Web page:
(Deanne wrote this on her own blog, Small But Kinda Mighty, and has been kind enough to share it here.)
Gingerheaddad recently asked me to come up with a list of the Top 10 free apps that I would recommend for autistic kids. I said sure, but I also decided to give myself a real challenge with respect to this, so the following criteria apply to ALL of these apps:
- They are free on an ongoing basis. Only an app’s developer can control the pricing of apps so I could wake up tomorrow and find you now have to pay for them but, they were all listed as free in the Canadian iTunes store at the time this blog post was published and for some time prior.
- No in-app purchases.
- No ads.
- No ‘Lite’ versions of paid apps.
- All approved by me and used by at least one of my children.
When most people think of apps for autistic children they usually think of AAC or apps that help with transitions and scheduling and that’s with good reason; these apps are important and useful tools.
However, the iPad in particular has been so useful for introducing my kids to activities which develop skills that they then generalize. The example I always give of this is of Owen and puzzles – on the iPad he has been able to do these with ease, even with his fine motor challenges. Once he gained confidence in completing puzzles on the iPad, he started to play with them in ‘real life’. I’ve observed this in many areas including art, matching, books – the iPad has broadened both their skill set and their interests in a way I had never envisaged.
So, without further ado, here’s my list:
Little Writer. Good for: Fine motor, tracing and handwriting skills. I just recently downloaded this app so the boys haven’t had a chance to use it very much yet but I couldn’t leave it off the list because honestly, it’s amazing. I know Oliver will love this app once I’ve had a chance to customize it for him. The app teaches your child how to trace upper and lowercase letters, numbers from 1 to 9 and shapes and words, but the beauty of it is how customizable it is. Hide the content you don’t think your child is yet ready for, add words you want them to practice, add your own pictures and record your own voice on the app. You can add pictures of friends and family members so your child can practice writing their names. Awesome.
Stewie the Duck Learns to Swim. Good for: Life skills. Drowning is the number one cause of accidental death for both autistic children and adults. I’m hoping I can get Owen into reading this book because he’s fearless around water. I especially like the water safety song as both my children respond well to music and it’s a great way for them to learn basic water safety principles that could one day save their lives.
Preschool Games: Little Puzzles Toys. Good for: Fine motor as well as critical thinking, matching and reasoning. It would be preposterous for me to include a list of apps that my children like without including a puzzle app. Puzzles are something that Owen probably does on the iPad more than anything else.
This app is another one from Grasshopper/Alligator apps, the same folks that developed Little Writer. They produce a lot of apps, many of which free and in my experience they are always customizable, so their entire catalogue is worth checking out. With respect to this app you can choose the number of puzzle pieces (from 4 to 36), select the level of difficulty, record your own sounds and best of all – add your own images.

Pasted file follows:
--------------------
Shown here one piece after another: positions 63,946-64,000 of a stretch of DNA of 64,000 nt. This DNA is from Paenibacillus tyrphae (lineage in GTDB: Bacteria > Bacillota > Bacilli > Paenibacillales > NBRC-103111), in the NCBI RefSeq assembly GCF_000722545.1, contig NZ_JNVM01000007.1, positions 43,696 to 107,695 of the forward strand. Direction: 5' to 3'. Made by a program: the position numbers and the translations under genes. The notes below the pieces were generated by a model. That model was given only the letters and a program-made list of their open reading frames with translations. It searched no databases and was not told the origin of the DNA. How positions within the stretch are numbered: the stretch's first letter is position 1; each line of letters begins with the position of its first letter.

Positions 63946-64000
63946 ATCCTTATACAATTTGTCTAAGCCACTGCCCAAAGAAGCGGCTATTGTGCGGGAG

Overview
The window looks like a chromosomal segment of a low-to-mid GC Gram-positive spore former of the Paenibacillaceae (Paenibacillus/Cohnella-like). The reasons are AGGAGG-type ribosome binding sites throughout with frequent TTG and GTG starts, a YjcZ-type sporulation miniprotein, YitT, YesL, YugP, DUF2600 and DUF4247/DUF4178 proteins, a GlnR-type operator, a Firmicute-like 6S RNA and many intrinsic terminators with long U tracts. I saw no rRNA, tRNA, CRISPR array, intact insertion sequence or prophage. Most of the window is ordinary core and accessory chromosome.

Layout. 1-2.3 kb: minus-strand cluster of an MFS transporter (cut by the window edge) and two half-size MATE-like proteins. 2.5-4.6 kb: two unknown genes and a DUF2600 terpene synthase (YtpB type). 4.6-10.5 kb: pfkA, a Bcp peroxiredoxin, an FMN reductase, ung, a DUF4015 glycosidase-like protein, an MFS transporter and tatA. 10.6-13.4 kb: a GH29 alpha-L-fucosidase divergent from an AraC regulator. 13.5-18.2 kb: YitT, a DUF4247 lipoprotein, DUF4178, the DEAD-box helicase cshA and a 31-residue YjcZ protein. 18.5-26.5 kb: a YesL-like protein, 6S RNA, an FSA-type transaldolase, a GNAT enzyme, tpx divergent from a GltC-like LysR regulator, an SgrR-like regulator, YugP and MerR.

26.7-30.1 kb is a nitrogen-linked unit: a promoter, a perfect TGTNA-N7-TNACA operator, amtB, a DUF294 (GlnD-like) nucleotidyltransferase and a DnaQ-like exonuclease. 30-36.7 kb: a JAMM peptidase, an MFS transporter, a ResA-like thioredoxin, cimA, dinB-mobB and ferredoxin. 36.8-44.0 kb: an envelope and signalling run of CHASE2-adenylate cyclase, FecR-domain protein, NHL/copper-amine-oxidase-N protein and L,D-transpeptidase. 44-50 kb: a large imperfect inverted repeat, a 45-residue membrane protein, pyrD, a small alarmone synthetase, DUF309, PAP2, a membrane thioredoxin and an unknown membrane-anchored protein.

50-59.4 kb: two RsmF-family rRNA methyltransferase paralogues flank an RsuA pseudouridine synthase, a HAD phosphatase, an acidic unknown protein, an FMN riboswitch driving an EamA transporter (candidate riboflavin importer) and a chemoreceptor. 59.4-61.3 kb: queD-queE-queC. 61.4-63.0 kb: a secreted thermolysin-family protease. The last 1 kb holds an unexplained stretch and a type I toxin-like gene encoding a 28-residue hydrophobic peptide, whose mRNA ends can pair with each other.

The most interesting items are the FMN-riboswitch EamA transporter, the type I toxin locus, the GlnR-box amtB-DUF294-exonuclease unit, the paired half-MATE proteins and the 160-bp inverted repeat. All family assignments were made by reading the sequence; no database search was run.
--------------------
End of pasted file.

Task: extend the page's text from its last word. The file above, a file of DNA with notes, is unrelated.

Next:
Using I and Me. Good for: Teaching and reinforcing the correct use of these two personal pronouns. I’ve used this with Oliver a little since I downloaded it – he found it funny but it’s a bit above his developmental level at the moment so we’ll save it to use later. I like that this app is simple and intuitive and that you don’t have to be verbal to use it. The app supports multiple users, scores automatically and results can be emailed.
Lego App 4+. Good for: Fine motor, visual-spatial reasoning and promoting pretend play. I could never get Oliver interested in building blocks. He has always liked things that he can lie on the ground with and move, like trains and trucks. He was seldom interested in stacking or building things up. This app got him really interested in building blocks. The fact that he could easily build a vehicle and then drive it through various landscapes proved captivating to him. Now he is copying and building Duplo models of vehicles and animals and incorporating them into pretend play activities. I’m not saying that’s all down to this app, but it certainly helped spark an interest that I didn’t see before.
Toy Story Read Along. Good for: Developing early reading skills and receptive language. If Owen found out I’d prepared a list of apps that didn’t have an ebook on it, he would disown me as his mother. Owen loves books but he usually takes some time to warm up to new ones and ebooks are no exception. In this case, he took to the app immediately. It doesn’t hurt that he likes the characters and the music in the film, but the movie itself has always proved to be a little too much for him. This ebook is packed with extras but for Owen, the book is enough.
Rocket Speller. Good for: Language and literacy with the benefit of some fine motor and visual-spacial skills thrown in. The artwork in this app is lovely and Oliver enjoys being able to build a rocket ship through spelling. Owen enjoys spelling apps like the First Words series but hasn’t latched onto this one… yet. With four levels of difficulty this app has the capacity to engage and challenge for some time.
Play 123. Good for fine motor and early learning. I wish I’d discovered this app a year ago. The boys have played with it but at their age and skill level, it doesn’t quite engage them as much as I believe it would have if they had discovered it earlier. I’ve included it however because it really is a great app for learning colours, shapes and numbers in a fun and interactive way.